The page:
Once the base sculpt was pinned and attached to its base, I was able to get along with building the detail layer with greenstuff. What I wanted to go for was a series of segments that looked like they were quite maluable by the muscles under the skins surface. To achieve this, I wanted the segments look compacted in some areas, and stretched out in others. Another detail that I was keen to add, was that of stretched skin between the creature’s segments.
To get this going, I mixed up some Greenstuff and rolled out a large segment to start with. This was essentially a cylinder that was tapered at one end, to show where the segment was compressing as the creature’s body was bending. I pressed this onto the base sculpt and blended the edges down with my fingers.
When I am getting the general shape of something sculpted in putty, I often use my fingers to get the basic shape and help make sure that I have a consistent surface to apply the next details or layers.
I made another segment and put it next to the first. Once I had it where I wanted it, I blended the two edges together with my larger embossing tool. The opposite edge of the segment was blended into the surface of the base sculpt. At this point, I left the model alone for about 15 minutes to let the Greenstuff set up a bit, to make refining the form, and adding details a little easier. Several segments going down to the tail were made this way.
After sculpting this initial segments on the model, I thought forward to some details that I planned on adding later on, namely the legs that this critter would have on its upper body. I wanted to have an idea where I was going to place these in mind early on, so that when it was time to make and attach the legs, they wouldn’t seem out of place with the rest of the model. To help me out here I took the time to create some guidelines on the base sculpt. I made two parallel lines that ran along the flow of the creatures body (only one of the lines is visible in the photo below). These would get covered up pretty quickly, but they would help me keep the placement of the legs in mind as I made the areas where they would eventually attach.
Blending and Smoothing: These are two terms that I will use in this article a lot. They are very similar, and easy to mix up with out clarifying their specific meaning in this article. Blending is when a transition is created between two surfaces. In the case of this example, blending is used to roughly shape, and create a joining surface between segments. This is done by using the larger embossing tool to join the edges of the segments. Smoothing on the other hand, is the term that I use to make a rough surface more smooth with either a sculpting tool (clay shaper, homemade sculpt tool, or wax carver) or my finger. Two surfaces could be blended together, and then the area that was blended could be smoothed for example to create a single continuous and smooth surface.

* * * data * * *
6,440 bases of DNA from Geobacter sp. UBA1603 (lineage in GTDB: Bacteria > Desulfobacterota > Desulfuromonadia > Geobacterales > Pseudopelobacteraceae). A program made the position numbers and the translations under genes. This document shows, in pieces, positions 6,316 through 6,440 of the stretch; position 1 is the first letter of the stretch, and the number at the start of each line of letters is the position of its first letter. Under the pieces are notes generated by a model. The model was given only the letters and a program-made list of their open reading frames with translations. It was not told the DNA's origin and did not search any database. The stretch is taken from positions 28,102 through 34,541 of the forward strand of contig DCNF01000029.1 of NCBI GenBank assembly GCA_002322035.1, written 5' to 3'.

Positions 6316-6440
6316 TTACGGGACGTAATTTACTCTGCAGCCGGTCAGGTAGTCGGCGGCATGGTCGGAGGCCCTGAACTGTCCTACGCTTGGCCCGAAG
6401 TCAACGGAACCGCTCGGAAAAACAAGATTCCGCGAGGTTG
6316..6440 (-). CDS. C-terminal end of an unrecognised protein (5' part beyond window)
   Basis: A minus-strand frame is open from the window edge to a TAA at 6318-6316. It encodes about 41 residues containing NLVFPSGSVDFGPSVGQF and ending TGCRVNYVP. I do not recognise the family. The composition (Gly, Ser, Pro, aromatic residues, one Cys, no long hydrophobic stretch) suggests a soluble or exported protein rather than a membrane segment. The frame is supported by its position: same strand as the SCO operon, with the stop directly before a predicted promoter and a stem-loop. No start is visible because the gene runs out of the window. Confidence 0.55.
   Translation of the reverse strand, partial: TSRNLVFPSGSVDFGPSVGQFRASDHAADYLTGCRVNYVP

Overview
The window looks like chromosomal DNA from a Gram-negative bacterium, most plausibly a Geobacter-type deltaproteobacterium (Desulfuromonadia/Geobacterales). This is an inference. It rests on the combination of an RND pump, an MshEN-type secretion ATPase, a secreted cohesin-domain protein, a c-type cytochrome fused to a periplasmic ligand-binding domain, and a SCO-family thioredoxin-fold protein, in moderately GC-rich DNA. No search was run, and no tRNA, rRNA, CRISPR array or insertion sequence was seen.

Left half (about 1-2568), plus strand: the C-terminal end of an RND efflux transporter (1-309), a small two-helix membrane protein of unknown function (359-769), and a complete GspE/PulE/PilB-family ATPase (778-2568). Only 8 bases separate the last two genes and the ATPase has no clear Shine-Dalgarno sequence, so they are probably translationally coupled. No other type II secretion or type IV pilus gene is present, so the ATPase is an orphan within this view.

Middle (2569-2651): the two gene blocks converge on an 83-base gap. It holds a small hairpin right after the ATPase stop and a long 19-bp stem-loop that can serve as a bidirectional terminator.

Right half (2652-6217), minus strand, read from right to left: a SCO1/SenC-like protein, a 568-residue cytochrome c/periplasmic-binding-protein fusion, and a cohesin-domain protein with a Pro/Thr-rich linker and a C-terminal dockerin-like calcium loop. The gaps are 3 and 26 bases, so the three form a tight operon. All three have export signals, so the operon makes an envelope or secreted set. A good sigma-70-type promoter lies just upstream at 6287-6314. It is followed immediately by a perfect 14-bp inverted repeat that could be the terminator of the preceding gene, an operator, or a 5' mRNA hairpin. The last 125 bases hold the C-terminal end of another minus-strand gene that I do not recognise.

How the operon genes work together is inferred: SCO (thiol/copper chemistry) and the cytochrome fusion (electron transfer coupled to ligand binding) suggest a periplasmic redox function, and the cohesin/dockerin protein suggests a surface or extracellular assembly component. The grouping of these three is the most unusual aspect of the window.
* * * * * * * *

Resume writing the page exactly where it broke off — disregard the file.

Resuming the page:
A Different Method
When I am sculpting, I try to keep an open mind about how I am working, and consider other ways to do the same job. In the case of this model, I decided that I wanted to make sure that I had a good amount of control over the sizes of the various segments. A way to do this was to apply a coat of Greenstuff to the base sculpt, and ‘draw’ the segments in with a sculpting tool instead of adding them on one at a time as I had before. This would also speed things up some for the rest of the critter’s tail.
All of the Greenstuff on the model was the same ‘age’ at this point, and I was pretty happy with the general shape of things. The Greensttuff had been setting for about one half an hour at this point, which made it very easy to add fine details with out moving the Greenstuff too much.
The area between the segments had parallel divots where I used the embossing tool to blend one segment into the next. I went back to this area and refined these divots turning them into stretched skin. This was done by smoothing the divots down a bit, and then picking out several of them with the smaller embossing tool.
The area where the segments were made all at once on the tail didn’t have this detail. The larger embossing tool would be too big to get in between the segments so I used the pick end of my sculpting tool to poke similar details into the area. When doing this, I realized that I really liked the creases that were made by drawing the pointer lightly over the surface of the segment after I poked down the detail.
When Greenstuff is at this point in setting, you can play around to see what looks cool, and find options that you didn’t consider before. If you do something that looks off, you can always massage, or press the detail out.
Preparing the Neck Area
Based on the way that the neck of the grub was twisting, and changing direction, I felt that I really needed to add some more guides to help me get the segments in the right places. There were several occasions where I would mark these down, and then do them again to make adjustments. They really helped a lot, so it was worth the extra time that this step took.
I built the next several segments much in the same way that I built the ones at the beginning of the project. I made their ends recede into the part where the body turned and bent upwards. I pressed the folds in very deep here to help show that the segments were really compressing because of the grubs position. With a little refinement of this area I became very happy with the way that things were coming together. I let this set for about an hour before moving on to the area where the neck started (I guess maggots have necks…)